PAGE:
Why the Best Kind of Marketing for Developers May Be “Anti-Marketing”
If you want to get ahead with developers, a winning strategy is to market exactly what your product can’t do. I found why.
Developers like to pretend they’re allergic to marketing, but they’re just as sensitive as anyone else. In fact, ask a developer-turned-business-founder what they wish they had done much more, much sooner, and they’ll probably say “marketing.”
The question is: what kind of marketing?
The best kind of developer marketing may not look like the kind of marketing you’re used to. Take, for example, the co-founder of HashiCorp Mitchell Hashimoto’s Suggestion that a company should market what it can not do, not just what he can. It’s a seemingly backward approach to getting developers to try your product, but given HashiCorp’s outsized popularity with developers, it’s worth taking a closer look at Hashimoto’s advice.
maybe you should try something else
HashiCorp’s atypical approach to marketing first caught my eye in a tweet from Redmonk co-founder James Governor. The Governor noted that it was “remarkable” that “in the obligatory Vendor Competitive Landscape slide, HashiCorp shows the [things that] API Gateway…is not it do what competitive platforms do. As he goes on to mention, “[T]his is quite rare, but he is very useful.
Useful, perhaps, but not the norm. In effect, Gartner’s Fintan Ryan lamented that when he suggested a similar approach to clients, he got “Very, very negative [reactions].” Why? Because, he noted“[M]arketing believe that admitting they can’t do x and are better suited for y is a weakness (it’s not)”, and most companies “Absolute[ly] refuse[e] to mention a competitor in any of their documents or other materials. It’s “silly,” he said, but it’s the norm.
TO SEE: Recruitment Kit: Android Developer (TechRepublic Premium)
HashiCorp chose a different path, as I stated above, for reasons that Hashimoto says are more compelling than trying to pretend to be everything to everyone. On Ryan’s first point, Hashimoto replied“[Y]You might get more people through the front door, but they get a lot more pissed off when they inevitably walk out the exit. And the second point (not to refer to competitors)? “Disrespectful strategy, head in the sand [because] customers will find competitors anyway.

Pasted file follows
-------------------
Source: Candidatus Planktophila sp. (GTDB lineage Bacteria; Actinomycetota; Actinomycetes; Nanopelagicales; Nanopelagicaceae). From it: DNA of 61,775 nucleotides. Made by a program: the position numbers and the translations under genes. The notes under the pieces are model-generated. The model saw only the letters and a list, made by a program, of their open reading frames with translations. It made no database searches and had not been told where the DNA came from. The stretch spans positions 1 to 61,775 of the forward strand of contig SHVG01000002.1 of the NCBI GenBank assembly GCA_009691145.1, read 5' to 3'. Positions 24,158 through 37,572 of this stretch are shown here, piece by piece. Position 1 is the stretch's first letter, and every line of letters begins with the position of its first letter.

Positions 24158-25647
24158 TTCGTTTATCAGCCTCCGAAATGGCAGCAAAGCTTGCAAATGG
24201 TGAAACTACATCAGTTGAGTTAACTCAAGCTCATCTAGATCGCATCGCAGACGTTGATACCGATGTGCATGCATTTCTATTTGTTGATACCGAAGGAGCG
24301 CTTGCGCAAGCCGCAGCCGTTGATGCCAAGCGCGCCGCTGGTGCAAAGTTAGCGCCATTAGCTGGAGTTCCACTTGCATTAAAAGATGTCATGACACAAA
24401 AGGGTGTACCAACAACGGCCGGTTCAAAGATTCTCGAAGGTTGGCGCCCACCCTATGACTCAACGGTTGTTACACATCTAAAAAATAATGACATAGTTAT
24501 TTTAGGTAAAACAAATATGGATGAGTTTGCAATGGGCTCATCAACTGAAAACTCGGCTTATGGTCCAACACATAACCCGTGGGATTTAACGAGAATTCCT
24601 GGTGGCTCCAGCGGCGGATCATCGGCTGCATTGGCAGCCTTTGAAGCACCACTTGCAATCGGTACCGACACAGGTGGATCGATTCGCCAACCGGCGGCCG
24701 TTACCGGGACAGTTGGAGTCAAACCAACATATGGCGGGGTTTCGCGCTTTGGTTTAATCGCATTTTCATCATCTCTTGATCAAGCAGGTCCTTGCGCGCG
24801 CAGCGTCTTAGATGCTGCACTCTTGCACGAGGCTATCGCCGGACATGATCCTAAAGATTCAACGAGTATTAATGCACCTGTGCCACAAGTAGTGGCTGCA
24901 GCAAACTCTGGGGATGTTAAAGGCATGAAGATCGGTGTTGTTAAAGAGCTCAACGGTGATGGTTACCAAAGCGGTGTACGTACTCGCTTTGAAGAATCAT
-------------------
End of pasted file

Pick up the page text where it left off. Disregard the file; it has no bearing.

He has a point. It’s not like it’s hard to find detailed information on just about anything today. (Want to adopt a pig for your apartment in town? Here’s what you need to know!) By shading or trying to hide the truth, you just make it more likely that the developer will lose interest in finding the answers they want.
TO SEE: Business leaders like developer: The to get up of no codes and low code software (free PDF) (TechRepublic)
One of the things I liked most about MongoDB when I first considered joining the company in 2013 was how co-founder Dwight Merriman explicitly called out when you could do not want to use the database. I loved questions like this in the docs: “If you had to pick one thing you wouldn’t use it for, what’s the first thing that comes to mind?” Although the database has evolved to encompass some of the use cases that Merriman might have previously steered users away from, such honesty helps foster trust.
Which, ultimately, is what the best marketing is all about: creating a relationship of trust that helps a potential buyer make an informed decision about your product. The more detailed and honest the information you provide, the less a potential customer will look to other competing sources for information about your product.
It all boils down to saying that marketing is key for developer products. But no marketing as usual. Instead, the best developer marketing should focus on educating developers on how best to use your product and when to try something else. The resulting developer trust is an excellent foundation on which to build a lasting customer relationship.
Disclosure: I work for MongoDB, but the opinions expressed here are my own.